Agro Chemicals Take Toll on Crop Pollinators

1808 Views Kamuli, Uganda

In short
Crop pollinator insects are quickly disappearing from Busoga region, a phenomenon that has left farmers baffled. But comments from agriculture specialists show that the insects have been exposed to common agricultural chemicals while pollinating crops.

Crop pollinator insects are quickly disappearing from Busoga region, a phenomenon that has left farmers baffled. But comments from agriculture specialists show that the insects have been exposed to common agricultural chemicals while pollinating crops.
 
The most affected insects are butterflies and bee species that pollinate vegetable crops and most cereals. Reports from Kamuli, Mayuge and Jinja show that these insects have reduced in number partly accounting for the low crop yields in these areas.
 
Robert Mwasi, a coffee farmer in Naluwoli village in Kamuli district says bees are scarce on his coffee plantation and this has affected his coffee yields in the last two years. Mwasi practices mixed crop farming on his one acre piece of land with coffee, maize and beans on the same garden. He says two years ago, his coffee plantation grown on three quarters of an acre yielded six bags of coffee which has gone down to 3.5 bags today.
 
Irene Kalinaki, a farmer from Bugodi village in Mayuge district, who grows oranges, ginger and sunflower, says since he began using hybrid seeds, pesticides and fertilizers intensively, pollinator insects have decreased on his garden. This has also lowered the amount of his harvest.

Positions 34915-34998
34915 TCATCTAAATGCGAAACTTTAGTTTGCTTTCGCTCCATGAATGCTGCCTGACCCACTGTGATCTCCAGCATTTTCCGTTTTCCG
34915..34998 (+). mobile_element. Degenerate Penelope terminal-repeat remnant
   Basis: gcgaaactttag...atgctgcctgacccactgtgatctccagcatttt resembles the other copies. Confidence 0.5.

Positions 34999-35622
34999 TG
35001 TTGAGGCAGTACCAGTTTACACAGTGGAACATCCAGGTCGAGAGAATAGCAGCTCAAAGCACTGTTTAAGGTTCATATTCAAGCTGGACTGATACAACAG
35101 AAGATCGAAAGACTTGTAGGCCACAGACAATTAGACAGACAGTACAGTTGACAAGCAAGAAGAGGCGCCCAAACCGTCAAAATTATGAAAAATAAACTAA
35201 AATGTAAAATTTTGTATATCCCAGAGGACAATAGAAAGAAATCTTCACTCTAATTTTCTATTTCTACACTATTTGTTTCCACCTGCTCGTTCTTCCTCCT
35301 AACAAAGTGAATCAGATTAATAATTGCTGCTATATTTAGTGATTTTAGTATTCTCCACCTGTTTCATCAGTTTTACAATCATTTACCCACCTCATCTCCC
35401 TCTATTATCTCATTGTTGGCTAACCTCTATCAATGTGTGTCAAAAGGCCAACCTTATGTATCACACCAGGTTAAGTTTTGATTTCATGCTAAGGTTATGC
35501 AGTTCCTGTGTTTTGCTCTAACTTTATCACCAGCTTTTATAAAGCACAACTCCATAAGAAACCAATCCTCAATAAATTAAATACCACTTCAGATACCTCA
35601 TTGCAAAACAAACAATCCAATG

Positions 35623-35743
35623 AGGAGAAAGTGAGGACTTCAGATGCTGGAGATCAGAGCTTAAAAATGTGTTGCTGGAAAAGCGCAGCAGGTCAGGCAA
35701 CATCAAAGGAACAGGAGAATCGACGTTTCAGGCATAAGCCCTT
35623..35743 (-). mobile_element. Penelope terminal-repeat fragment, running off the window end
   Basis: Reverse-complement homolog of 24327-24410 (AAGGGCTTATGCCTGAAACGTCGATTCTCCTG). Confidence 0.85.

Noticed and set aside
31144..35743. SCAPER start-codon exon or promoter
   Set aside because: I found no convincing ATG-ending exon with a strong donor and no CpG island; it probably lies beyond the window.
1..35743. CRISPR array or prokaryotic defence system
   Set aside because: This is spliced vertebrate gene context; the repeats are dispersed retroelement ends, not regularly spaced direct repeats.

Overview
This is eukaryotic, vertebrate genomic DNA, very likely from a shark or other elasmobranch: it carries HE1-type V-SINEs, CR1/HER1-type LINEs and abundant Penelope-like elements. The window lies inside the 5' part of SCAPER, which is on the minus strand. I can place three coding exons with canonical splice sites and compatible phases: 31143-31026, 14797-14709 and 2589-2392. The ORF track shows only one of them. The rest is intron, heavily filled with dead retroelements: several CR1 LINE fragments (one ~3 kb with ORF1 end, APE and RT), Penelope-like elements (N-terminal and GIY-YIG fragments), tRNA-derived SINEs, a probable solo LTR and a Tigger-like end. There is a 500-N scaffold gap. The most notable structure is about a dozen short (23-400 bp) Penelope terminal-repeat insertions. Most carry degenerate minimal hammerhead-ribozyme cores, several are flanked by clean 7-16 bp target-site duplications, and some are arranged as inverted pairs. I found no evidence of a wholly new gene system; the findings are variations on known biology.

Dr. Stephen Kiwemba, Jinja district Production Officer, says the most commonly used chemicals are botanically known as neonicotinoid insecticides which include acetamiprid, clothianidin, imidacloprid, thiacloprid and thiamethoxam.  They are widely used for seed treatments for cereals and soil treatment for pot plants like flowers. These can affect populations of pollinating insects.
 
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Neonicotinoid pesticides are types of chemicals that are applied to seeds at manufacturing industries or in homes before planting. This allows the pesticide to permeate through the plant’s vascular system as it grows. It is expressed later in the crops pollen and nectar.
 
The insecticides are highly toxic to insects because they are systemic, water soluble, and pervasive. They get into the soil and groundwater where they can accumulate and remain for many years and present long-term toxicity to the hive as well as to other pollinators including birds.
 
William Ofwono  Osinde, Buginyanya Research Institute NAADS Coordinator, says research is ongoing to find out the effects of different chemicals on the ecosystem and results are yet to come out.
 
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Daniel Muwanga, Jinja Farmers Forum Chairman, says farmers embarked on the use of modern farming methods including the use of chemicals, fertilizers and hybrid seeds but need guidance on their use in order not to affect the ecosystems. This has affected them in terms of 40% reduction in crop yields previously harvested.